Our culture of betrayal goes way beyond individual failures: it is a culture that has lost the belief in the good, true and beautiful. Without the a priori conscience that believes in civilization’s own integrity – that wrong can be righted, and that creativity is a gift to society – no art, and no work of our hands, can be infused with a transcendent vision. The culture of betrayal denies the potential to hope, and is determined to quickly self-destruct.
Our galleries and contemporary museums are full of such vacuous images (not to mention movie theatres and bookstores). But blaming artists is not helpful: no, rather it is more accurate to say that artists are simply reacting to, and honestly recording, the conditions of culture. They are, as Marshal McLuhan would have it, “a canary in the cultural mines.”
Artists smell the poisoned air and sing.
But Leonardo was born in a different time. He was given the legacy of Giotto and Fra Angelico. He had patronage that he could count on from the church and from powerful individuals who also assumed a certain world-view. He had geniuses as contemporaries, including Michelangelo and Botticelli, who also worked from a convention that assumed a direct connection between culture and beauty, goodness and truth.
In a sense, there was an innocence from which the artists of the time could work, but it was not naïveté. Leonardo certainly was not naïve, and he was certainly a religious skeptic. But this commission, only one of two wall commissions he had received, gave him an opportunity to work out of the meta-narrative (the Gospel story) with conviction and force. He could trust that his paintings were meant to last and speak to the generations to come. Because of corruption within the church, of which Leonardo was certainly aware and decried in his notes, and because of the loss of patronage about to ensue, this assumption saw its zenith in “The Last Supper”.
We may never recover that innocence again. In our current culture of betrayal we need evermore to see and stand-under The Last Supper. We need to seriously consider “receiving” the message, as C.S. Lewis suggests, and allowing the work to speak into our lives.
In The DaVinci Code, the character Robert Langdon, a professor of “symbology,” finds it significant that Jesus and the effeminate figure seated on his right form the letter “M.” Moreover, Langdon believes this second figure is not St. John, but Mary Magdalene, the “bride of Christ,” dressed as a man.
Yes, there is an “M” imbedded in the painting, but Dan Brown does not go far enough in tracing its mystery.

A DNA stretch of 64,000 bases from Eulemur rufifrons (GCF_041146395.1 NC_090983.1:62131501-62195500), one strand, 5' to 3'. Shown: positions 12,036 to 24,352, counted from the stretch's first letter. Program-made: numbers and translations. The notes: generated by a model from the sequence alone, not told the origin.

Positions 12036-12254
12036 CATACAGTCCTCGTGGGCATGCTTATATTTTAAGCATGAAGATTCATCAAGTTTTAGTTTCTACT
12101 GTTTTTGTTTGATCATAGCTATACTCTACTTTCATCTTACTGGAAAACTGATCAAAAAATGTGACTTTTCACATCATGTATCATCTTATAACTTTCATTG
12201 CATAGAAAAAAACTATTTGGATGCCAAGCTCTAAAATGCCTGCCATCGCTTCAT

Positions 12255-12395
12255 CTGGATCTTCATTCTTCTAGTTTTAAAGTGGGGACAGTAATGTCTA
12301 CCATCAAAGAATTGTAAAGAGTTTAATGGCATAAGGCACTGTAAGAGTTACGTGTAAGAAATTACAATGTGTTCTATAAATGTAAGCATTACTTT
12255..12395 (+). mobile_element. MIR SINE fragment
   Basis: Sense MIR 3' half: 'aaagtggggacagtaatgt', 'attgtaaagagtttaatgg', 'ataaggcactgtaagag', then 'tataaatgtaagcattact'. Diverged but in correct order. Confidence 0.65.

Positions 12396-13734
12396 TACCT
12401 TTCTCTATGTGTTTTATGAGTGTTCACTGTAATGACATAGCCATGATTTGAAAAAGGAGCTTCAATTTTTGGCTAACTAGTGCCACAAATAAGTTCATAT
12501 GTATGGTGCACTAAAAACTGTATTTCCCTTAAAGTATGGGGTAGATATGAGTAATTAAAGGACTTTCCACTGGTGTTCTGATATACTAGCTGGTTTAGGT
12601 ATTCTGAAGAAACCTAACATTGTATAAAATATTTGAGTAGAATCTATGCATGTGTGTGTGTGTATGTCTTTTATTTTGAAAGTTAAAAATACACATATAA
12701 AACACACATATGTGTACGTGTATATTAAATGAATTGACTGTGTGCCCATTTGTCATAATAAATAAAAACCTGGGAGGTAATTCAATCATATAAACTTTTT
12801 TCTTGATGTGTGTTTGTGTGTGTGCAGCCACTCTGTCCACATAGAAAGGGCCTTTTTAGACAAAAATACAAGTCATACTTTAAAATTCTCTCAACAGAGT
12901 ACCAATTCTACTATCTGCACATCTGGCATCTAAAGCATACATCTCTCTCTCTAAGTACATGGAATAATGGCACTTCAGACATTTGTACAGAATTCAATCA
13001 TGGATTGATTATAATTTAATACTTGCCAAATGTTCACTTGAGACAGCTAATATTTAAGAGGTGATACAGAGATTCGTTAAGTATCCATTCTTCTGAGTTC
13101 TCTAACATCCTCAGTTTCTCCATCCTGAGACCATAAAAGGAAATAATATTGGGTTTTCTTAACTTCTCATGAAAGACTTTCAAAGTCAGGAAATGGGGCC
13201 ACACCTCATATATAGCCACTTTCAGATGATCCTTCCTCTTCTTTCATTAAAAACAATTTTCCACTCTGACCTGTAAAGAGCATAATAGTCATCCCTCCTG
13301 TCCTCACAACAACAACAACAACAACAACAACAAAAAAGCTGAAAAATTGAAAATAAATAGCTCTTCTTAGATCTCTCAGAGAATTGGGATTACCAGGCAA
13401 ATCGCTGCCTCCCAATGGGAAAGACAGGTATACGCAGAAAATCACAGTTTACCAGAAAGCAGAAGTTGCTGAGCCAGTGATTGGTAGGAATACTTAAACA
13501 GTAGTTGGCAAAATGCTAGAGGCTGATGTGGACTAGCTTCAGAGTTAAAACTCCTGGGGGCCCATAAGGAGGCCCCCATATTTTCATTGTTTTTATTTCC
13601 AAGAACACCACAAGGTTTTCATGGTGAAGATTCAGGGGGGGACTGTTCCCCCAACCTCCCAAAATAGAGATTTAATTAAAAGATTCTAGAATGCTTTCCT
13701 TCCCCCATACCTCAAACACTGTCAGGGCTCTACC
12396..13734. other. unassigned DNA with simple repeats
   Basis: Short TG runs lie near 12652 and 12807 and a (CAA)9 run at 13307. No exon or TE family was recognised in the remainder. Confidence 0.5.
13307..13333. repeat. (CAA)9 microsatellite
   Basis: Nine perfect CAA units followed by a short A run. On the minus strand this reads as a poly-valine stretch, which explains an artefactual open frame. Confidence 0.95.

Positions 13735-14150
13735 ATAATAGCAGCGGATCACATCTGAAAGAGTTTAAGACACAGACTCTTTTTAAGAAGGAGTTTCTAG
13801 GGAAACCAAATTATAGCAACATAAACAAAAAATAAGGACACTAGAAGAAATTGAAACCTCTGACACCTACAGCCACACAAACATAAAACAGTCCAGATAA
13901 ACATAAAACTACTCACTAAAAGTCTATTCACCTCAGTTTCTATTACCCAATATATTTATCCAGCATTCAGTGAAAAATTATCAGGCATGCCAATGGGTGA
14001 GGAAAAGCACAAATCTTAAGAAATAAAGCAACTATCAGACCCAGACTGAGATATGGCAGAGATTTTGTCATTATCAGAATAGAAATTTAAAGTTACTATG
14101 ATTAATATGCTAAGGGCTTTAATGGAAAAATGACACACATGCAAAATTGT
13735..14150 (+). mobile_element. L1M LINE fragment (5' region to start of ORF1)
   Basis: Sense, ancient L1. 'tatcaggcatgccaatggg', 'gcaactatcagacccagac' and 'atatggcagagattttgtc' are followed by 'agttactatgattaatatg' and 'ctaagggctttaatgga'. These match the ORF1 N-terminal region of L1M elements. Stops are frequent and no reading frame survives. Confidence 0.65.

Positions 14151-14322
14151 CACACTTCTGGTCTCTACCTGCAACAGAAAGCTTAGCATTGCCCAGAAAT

The real “M” or a series of “M”s starting from Philip’s stretched out hand, do not end with John, but with Judas. More specifically, the shock wave ends in Judas’ right hand, which holds the money-bag, symbolically depicting the very coins that Judas would receive to betray Jesus.
Is the figure of John effeminate? Yes. But every male figure that Leonardo painted bordered on androgyny. Leonardo’s depiction of the sexual genre has never been a secret, and even a critique of such in open forums would not have surprised Leonardo. What would be shocking to Leonardo would be if the viewer did not somehow recognize the greatest message imbedded in the painting – that Judas, the seed of betrayal, is in all of us.
Most of the paintings of The Last Supper from the painter’s era depict Judas leaving the room. Yet Leonardo made a radical decision to have Judas to be part of the “inner circle,” placing him, and, by association, us, at the Table. Judas is depicted explicitly as part of the inside circle of the disciples sitting directly in front of Peter, who Christ identified as the “rock” of the early church.
Like Philip, Leonardo, wanted to point to a deeper journey. And when we stand-under this genius work, we too take part in that journey.
The Code phenomenon is not about conspiracy theories, but is rather a symptom of our cultural ills, of how easily we accept distortion and betrayal as normative and necessary. We are trained to cheapen our dialogue to fit our darkened realities.
Today our moneybags are full of flashy, counterfeit sound bites.
Christians must understand that this can easily happen in our worship as well as in popular culture. We want God to be palatable and to fit our needs and realities, instead of practicing a daily discipline. I venture to say that what goes on inside our worship may have a greater impact even upon the larger cultural condition.
Could it be that the reason why we have such a divided nation, insistent on quick judgment, is because the Church does not fully know how to live and exercise grace? Could it be that the reason why we do not have a culture full of beauty is because our worship is not beautiful? Could it be that the cause of our shortened attention span in contemporary society is because the Church has not trained us to listen well?